It’s hard for Daniel to leave his warm bed and cozy apartment, but without a babysitter, he must accompany his parents to their nighttime janitorial job. While they work, they make up stories, transforming the empty conference rooms, messy kitchen and echoing hallways into a magical realm. Welcome to The Paper Kingdom.
Author Helena Ku Rhee writes from her own personal experience, having also gone with her parents to their night custodial jobs. Her narration rings with honesty as Daniel’s voice changes from sleepy and surly to curious but frustrated as he sees how hard his parents work to clean up the messes created by the office workers.
Illustrator Pascal Campion expertly uses colors to build a sense of atmosphere on every page. Readers will feel the warm glow of a lamp, hear the squeaky shine of newly mopped floors and see the blur of the city through bleary eyes. The facial expressions of Daniel and his parents are simple but convey their emotions (especially their exhaustion) clearly and unmistakably. Campion’s digital brushstrokes vary from soft and vague to finely detailed. Plants become bold strokes of color, while bathroom-stall doors are sharp and precise. This variety—along with a few magical touches—brings readers into Daniel’s sleepy, dreamlike state and makes every page feel like a slightly hazy memory.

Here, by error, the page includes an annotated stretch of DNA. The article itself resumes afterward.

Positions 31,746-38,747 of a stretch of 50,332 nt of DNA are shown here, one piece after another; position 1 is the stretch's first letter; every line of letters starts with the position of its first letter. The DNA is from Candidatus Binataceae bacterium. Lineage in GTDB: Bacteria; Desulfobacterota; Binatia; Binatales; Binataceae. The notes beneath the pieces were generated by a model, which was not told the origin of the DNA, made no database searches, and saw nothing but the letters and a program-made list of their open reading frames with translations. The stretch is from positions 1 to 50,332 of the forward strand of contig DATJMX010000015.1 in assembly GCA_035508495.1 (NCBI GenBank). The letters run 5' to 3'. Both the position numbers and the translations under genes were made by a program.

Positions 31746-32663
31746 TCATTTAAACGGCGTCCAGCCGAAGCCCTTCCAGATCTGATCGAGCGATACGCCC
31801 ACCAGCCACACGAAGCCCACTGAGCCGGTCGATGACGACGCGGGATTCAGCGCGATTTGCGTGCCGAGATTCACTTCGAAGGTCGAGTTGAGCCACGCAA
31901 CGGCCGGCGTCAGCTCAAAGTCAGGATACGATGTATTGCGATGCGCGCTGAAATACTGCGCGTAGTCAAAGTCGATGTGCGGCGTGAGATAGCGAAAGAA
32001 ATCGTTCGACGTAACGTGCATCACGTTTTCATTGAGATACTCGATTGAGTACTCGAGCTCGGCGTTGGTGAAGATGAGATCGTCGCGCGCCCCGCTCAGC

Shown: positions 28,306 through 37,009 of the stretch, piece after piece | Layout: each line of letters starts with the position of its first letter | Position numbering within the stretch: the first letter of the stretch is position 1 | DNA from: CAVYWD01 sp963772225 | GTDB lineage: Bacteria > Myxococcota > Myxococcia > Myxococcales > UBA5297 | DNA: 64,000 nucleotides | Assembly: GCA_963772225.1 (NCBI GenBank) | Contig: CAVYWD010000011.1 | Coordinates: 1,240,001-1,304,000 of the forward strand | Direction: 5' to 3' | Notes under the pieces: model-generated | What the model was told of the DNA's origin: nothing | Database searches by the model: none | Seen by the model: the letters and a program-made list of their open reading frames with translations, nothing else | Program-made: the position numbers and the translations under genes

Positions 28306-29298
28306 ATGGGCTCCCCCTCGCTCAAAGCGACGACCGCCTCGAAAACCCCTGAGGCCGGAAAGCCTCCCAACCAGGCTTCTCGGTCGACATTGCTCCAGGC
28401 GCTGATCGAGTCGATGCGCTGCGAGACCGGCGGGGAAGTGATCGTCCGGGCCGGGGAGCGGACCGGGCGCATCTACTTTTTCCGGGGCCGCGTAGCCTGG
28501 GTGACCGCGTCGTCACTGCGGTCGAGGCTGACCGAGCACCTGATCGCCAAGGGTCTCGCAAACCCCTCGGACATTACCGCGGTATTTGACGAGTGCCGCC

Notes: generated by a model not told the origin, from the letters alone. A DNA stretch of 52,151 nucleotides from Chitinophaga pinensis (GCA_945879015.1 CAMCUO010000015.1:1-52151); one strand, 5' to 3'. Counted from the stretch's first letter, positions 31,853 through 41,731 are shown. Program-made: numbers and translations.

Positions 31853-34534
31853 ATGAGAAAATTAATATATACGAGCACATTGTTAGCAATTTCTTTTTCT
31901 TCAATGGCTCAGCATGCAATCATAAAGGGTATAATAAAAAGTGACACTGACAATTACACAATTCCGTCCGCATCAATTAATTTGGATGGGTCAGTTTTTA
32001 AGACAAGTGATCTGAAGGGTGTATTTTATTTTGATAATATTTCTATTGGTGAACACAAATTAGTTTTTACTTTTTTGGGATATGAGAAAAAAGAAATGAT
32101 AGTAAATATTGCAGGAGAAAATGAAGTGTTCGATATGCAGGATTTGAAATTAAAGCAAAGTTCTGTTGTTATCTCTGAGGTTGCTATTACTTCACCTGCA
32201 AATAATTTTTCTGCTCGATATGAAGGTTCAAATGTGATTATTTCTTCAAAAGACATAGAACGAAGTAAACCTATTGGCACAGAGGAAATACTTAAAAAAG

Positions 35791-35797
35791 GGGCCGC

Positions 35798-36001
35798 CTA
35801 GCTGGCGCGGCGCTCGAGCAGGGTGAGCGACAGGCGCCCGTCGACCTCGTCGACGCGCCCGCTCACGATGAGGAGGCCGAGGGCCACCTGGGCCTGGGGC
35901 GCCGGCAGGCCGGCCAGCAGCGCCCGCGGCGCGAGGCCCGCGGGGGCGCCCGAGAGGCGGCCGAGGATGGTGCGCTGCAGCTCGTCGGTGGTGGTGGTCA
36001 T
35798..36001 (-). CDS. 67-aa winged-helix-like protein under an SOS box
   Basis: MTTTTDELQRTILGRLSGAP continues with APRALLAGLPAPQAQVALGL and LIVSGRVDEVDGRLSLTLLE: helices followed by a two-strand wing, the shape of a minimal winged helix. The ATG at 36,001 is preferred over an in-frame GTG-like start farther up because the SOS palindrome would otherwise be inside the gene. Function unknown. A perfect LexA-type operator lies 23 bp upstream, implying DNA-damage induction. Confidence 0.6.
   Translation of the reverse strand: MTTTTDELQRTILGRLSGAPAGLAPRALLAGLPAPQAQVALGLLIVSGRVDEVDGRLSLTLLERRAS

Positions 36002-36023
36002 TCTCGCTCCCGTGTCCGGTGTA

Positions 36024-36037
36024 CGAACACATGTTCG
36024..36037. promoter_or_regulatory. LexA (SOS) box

The Paper Kingdom salutes the sacrifices that parents make for their children and movingly acknowledges the work of those who toil while the city sleeps. It’s an affectionate tribute to the bonds of family and the unexpected memories we form when we perform seemingly mundane tasks together. It’s also an homage to the way imagination sometimes works when we are young, and how reality and the possibility of dragons can mingle.